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Portrait of Gala with two lamb chops balanced on her shoulder, 1933  
Whatever the future judgement of Salvador Dali [1904-1989] may be, it cannot be denied that he has an unique place in the history of modern art. His fame has been an issue of controversy, kept alive as much by Dali's own provocative exhibitionism as by the critics and press, who have so consistently condemned him for his excesses: 'neurotic', 'egocentric' and 'mad' are words not infrequently used when referring to him.

"Every morning when I wake up, I experience exquisite joy - the joy of being Salvador Dali...". - Salvador Dali

"The only difference between me & a madman is that I am not mad." - Salvador Dali
Invisible Afghan with the Apparition on the Beach of the Face of Garcia Lorca in the Form of a Fruit Dish with Three Figs, 1938 Soft Construction with Boiled Beans - Premonition of Civil War, 1936
The title of Invisible Afghan with the Apparition refers to Frederico Garcia Lorca, with whom Dalн formed an intense relationship with in the early Twenties. Lorca was shot and killed in the Spanish Civil War in 1936; this may explain his "apparition" in this painting.

Invisible Afghan is a visual illusion that consists of many objects that, when viewed together, are interpreted by the eye to be one of three possible images. The strongest image is a face that comprizes an urn and two men's heads. A fruit dish with pears also appears, formed by the shape of the rocks against the sea with the urn becoming the base. The third image is that of a very vague dog, formed by the swirling clouds, the head resting on the cliffs, its paws painted in sketchily

Surrealism Reviewed  (Amazon.UK) 
Omelette About to Be Irreparably Crushed by Hands, 1934

 

Dali POUR FEMME par Salvador Dali - 100 ml Parfum de Toilette Vaporisateur  
Soft Skulls with Fried Egg Without the Plate, Angels and Soft Watch in an Angelic Landscape, 1977 Still Life with Aubergines, 1922
Soft Self-portrait with Grilled Bacon, 1941 The Progress of "Tuna Fishing", circa 1966-67
 
Surrealist Dinner on a Bed (Drawing for a Film Project with the Marx Brothers), 1937 Still Life - Fish, 1922

See also

Goya

and

Silence of the Lambs

 
Salvador Dali’s Autumn Cannibalism  

This complex painting portrays a couple fusing together in a kiss, quite literally devouring one another. The images of love and food are thoroughly mixed together, an impossible scene rendered in a very realistic style, creating a very vivid portrayal of an emotional experience with many possible interpretations.

The landscape in the background is particularly realistic. On the left side, a steep rock rises above a yellowish plane and casts its shadow. On the right are more distant mountains, and a verdant valley with a single building and a possibly cultivated red field. However, the landscape is essentially just a background for the more striking forms in front.

The figures are very amorphous without facial features besides ears, and a somewhat unnatural skin tone. It may take some careful inspection to discern that the figure on our right is most probably male, and the left must be female because blobs that appear something like breasts spill from her shirt onto the table. It is unclear if they are standing, sitting, or if they even have lower bodies, although it does seem that they are leaning on the green table.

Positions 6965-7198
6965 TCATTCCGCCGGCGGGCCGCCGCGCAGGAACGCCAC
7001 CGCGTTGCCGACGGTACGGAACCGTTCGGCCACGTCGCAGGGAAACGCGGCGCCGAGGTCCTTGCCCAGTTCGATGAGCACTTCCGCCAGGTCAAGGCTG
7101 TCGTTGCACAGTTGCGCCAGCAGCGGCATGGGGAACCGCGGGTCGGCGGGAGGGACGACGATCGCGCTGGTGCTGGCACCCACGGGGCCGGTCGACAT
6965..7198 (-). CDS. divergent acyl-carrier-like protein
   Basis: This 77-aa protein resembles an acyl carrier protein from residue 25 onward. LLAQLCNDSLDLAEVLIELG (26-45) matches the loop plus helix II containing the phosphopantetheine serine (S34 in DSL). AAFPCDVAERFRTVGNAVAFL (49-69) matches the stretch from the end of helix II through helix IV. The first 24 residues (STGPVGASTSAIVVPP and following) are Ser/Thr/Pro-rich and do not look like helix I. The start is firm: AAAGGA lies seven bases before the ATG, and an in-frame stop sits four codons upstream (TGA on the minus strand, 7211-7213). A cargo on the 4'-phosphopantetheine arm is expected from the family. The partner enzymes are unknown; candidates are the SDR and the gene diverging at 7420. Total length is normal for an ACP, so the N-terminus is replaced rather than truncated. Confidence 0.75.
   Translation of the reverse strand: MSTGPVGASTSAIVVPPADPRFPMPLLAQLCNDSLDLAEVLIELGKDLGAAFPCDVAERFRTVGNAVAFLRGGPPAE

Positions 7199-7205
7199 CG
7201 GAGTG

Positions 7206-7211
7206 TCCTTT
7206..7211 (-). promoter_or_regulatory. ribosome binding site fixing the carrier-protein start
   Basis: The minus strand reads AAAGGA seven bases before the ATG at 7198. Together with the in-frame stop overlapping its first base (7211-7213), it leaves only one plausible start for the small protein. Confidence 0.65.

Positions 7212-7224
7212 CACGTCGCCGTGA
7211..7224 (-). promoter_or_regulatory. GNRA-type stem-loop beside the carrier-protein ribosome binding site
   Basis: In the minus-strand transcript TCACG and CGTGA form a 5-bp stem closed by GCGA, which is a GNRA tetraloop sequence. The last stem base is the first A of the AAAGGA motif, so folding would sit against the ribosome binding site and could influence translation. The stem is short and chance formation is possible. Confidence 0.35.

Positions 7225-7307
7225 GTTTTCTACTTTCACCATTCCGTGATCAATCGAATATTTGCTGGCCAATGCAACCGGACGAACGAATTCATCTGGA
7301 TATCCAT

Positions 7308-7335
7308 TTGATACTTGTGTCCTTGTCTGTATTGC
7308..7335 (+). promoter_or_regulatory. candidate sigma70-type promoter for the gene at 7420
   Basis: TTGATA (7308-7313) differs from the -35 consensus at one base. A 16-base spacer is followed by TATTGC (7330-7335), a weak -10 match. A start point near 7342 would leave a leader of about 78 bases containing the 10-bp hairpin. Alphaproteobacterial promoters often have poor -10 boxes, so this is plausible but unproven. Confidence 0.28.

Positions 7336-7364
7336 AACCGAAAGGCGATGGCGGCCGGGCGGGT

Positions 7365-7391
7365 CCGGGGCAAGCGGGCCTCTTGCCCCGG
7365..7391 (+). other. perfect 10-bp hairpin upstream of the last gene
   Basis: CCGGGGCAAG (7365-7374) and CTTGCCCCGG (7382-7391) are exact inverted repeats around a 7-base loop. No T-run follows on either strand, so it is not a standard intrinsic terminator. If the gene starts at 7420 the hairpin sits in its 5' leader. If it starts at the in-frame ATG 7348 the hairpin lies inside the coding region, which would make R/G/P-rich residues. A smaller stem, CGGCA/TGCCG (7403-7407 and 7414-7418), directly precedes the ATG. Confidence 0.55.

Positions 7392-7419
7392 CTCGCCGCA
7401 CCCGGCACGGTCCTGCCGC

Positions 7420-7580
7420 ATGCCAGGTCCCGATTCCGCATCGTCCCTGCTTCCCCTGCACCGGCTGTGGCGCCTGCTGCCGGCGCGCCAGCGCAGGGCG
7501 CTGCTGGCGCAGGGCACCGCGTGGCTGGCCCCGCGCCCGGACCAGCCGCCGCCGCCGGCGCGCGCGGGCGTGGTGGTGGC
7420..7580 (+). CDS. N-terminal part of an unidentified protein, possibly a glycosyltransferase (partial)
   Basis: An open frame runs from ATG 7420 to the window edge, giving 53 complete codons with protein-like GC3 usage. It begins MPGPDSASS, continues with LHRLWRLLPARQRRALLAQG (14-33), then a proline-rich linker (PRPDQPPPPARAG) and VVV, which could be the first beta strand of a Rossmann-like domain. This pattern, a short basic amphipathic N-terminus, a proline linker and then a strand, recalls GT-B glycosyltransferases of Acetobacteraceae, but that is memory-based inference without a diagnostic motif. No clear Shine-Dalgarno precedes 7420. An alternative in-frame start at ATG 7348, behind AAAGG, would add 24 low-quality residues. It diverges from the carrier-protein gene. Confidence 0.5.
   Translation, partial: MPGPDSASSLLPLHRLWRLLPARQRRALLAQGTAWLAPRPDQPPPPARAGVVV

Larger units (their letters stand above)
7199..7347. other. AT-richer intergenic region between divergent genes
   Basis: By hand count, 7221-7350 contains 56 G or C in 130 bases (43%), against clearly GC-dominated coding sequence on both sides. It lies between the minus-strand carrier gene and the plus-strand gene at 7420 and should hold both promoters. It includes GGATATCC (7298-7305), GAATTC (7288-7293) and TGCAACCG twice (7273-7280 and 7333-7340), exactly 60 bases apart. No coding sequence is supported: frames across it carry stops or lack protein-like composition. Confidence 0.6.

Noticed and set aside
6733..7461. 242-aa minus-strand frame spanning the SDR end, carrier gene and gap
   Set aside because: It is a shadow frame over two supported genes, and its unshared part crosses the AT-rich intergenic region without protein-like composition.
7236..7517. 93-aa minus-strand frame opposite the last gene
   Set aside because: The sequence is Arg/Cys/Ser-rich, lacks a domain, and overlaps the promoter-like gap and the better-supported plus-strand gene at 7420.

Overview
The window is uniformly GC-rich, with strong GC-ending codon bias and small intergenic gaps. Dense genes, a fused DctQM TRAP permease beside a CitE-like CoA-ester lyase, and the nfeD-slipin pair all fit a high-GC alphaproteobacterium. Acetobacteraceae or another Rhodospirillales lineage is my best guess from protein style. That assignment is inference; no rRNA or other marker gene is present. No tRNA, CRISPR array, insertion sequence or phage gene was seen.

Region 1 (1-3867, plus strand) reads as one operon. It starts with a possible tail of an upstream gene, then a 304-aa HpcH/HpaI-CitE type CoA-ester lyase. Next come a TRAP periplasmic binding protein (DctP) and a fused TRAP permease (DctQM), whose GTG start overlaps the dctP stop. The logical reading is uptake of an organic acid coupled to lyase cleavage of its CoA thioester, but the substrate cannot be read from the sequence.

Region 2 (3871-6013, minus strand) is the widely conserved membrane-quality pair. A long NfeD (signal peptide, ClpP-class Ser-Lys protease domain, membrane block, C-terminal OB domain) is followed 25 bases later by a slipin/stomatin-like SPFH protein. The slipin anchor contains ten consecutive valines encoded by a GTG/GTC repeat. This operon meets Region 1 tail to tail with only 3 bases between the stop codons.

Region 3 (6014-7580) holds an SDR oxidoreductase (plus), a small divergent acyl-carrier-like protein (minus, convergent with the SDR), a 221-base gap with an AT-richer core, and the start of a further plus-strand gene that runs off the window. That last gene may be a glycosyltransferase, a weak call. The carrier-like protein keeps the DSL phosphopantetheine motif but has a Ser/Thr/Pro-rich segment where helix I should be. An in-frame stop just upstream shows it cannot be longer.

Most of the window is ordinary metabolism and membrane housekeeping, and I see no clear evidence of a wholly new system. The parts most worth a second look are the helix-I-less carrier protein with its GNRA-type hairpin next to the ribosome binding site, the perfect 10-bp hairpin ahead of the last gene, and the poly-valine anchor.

This table has a partly open drawer in the bottom right. An ambiguous form, possibly an animal’s tongue or other food item, is nailed to the table just above this drawer. Nuts, a peeled apple, half a loaf of bread and other vaguely food-like shapes rest on the table and on the woman’s left breast. All of the objects cast dramatic shadows that stretch leftward across the canvas.

The man wears a white shirt. His left shoulder is behind a mix of patches that cannot be clearly identified. He is behind another wooden drawer that holds a fork and spoon. His left hand somewhat gracefully holds a spoon, and his right hand grasps at the side of the woman’s right breast. On tope of his head is a yellow apple, which draws a fair amount of visual attention although it is fairly senseless. It seems to accentuate the flat oblong shape of the top of the man’s head.


The woman’s shirt is red, which echoes the red field in the background on the right. Her right arm and ripples hand very awkwardly reaches a fork towards the couple’s fused head. Her left arm stretches behind the man’s neck, where she uses a knife to cut her own left breast. This breast is a very tan colour and has the small objects on it that look like food or stones. Her right breast is very pale white, sort of pooling into a bowl on the table, being pinched by the man’s one hand and being cut with his spoon higher up. Across the middle of her face is a sort of light wound where flesh has been peeled away, reminiscent of the apple on the table and ants swarm around.

Brian Zbriger